Valley Center Workers at the Barton Solvents plant have begun cutting up and removing large storage tanks destroyed in an explosion that forced the evacuation of the entire town earlier this summer.
"Moving forward, there is a great deal of work to be done, but this is an important next step for all of us," David Casten, president of the Des Moines, Iowa-based company, said Thursday of the new cleanup phase.
A tanker truck was pumping naphtha, a liquid derived from crude oil that's used as a raw material in the petrochemical industry, into a 15,000-gallon tank on July 17 when an explosion caused a large fireball. The fire and explosions ignited about 660,000 pounds of chemicals, prompting the widespread evacuations in the community of 6,000 just north of Wichita.
The state fire marshal's preliminary finding was that static electricity built up in the tank being filled and sparked the explosion.
Randy McClure, an investigator with the U.S. Chemical Safety and Hazard Mitigation Board in Washington, D.C., said the board investigation into the explosion was continuing. The board, an independent federal agency that investigates industrial chemical accidents, is still performing analysis of equipment at the site, McClure said.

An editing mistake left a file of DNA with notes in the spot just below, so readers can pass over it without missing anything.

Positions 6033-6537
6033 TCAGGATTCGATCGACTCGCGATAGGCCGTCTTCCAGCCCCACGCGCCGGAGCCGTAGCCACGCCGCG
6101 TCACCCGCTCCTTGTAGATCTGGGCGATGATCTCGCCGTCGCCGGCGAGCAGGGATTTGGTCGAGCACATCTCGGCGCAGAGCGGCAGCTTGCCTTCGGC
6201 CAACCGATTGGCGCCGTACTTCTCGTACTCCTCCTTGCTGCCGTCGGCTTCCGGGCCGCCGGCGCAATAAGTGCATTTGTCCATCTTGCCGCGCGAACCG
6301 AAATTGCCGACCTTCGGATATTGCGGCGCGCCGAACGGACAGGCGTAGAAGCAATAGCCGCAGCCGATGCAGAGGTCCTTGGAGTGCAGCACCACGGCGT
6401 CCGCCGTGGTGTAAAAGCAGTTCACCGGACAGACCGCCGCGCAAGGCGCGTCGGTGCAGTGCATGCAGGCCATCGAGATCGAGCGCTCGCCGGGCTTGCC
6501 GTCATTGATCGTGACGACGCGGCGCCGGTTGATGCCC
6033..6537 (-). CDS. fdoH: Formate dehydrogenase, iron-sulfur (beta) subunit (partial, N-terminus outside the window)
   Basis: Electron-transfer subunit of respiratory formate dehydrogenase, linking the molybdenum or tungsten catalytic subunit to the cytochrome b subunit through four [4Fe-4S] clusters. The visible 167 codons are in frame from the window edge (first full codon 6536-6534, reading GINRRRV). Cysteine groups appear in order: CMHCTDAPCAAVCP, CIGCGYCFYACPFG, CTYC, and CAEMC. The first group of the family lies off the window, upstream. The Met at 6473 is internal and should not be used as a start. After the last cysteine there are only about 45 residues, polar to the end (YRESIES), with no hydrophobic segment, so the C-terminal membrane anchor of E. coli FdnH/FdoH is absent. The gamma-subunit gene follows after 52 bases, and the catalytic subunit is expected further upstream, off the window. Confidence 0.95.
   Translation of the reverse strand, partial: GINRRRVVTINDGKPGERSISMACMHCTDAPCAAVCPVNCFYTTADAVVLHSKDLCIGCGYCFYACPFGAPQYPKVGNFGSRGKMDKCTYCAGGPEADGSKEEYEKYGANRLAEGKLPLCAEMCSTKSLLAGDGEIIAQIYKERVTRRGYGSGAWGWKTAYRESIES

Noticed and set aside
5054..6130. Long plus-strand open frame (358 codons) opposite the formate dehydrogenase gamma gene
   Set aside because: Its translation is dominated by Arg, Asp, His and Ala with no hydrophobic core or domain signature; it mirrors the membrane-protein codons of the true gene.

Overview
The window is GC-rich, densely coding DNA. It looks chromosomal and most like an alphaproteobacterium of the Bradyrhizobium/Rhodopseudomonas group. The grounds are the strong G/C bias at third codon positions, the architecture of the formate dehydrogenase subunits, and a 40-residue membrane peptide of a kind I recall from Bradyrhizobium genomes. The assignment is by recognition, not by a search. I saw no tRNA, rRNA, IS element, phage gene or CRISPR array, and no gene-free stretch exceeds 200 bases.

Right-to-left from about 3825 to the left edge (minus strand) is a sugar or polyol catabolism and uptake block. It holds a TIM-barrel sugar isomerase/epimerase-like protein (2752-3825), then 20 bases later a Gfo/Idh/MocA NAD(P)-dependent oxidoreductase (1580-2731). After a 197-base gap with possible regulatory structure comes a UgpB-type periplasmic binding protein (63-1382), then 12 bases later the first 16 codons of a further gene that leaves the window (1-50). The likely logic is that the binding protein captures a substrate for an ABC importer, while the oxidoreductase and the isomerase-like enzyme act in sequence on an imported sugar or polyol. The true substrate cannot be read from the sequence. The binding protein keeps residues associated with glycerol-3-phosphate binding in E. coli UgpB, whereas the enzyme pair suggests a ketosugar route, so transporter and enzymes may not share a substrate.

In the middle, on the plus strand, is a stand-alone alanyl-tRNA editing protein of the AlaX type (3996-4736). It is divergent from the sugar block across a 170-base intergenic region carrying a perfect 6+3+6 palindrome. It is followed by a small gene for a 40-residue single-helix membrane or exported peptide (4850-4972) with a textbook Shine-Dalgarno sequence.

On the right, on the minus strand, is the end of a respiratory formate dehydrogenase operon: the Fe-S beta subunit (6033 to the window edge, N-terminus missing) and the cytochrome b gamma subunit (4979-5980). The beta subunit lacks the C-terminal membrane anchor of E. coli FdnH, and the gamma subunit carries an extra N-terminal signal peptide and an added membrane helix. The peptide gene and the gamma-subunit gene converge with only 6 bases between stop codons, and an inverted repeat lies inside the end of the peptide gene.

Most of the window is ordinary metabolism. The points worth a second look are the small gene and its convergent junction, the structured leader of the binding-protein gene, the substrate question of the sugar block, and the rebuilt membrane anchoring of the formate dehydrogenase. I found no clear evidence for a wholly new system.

He said the investigation would likely take a year.
But federal investigators have given the company permission to move the equipment aside and begin dismantling and removing the tank farm debris. The Kansas Department of Health and Environment is supervising the work at the tank farm site, which includes about 40 storage tanks with a capacity of about 600,000 gallons.
The board looks at what procedures a company has, how well they were followed, if they were in accordance with best practices in the industry, and whether a lack of regulations may have contributed to the incident.
"We really do sift through things with a very fine-toothed comb," McClure said.
The idea, he said, is to see if changes can be made to help prevent similar incidents.
Among the issues the board has been looking at is whether the configuration of the storage tanks contributed to the spread of the explosions and fire.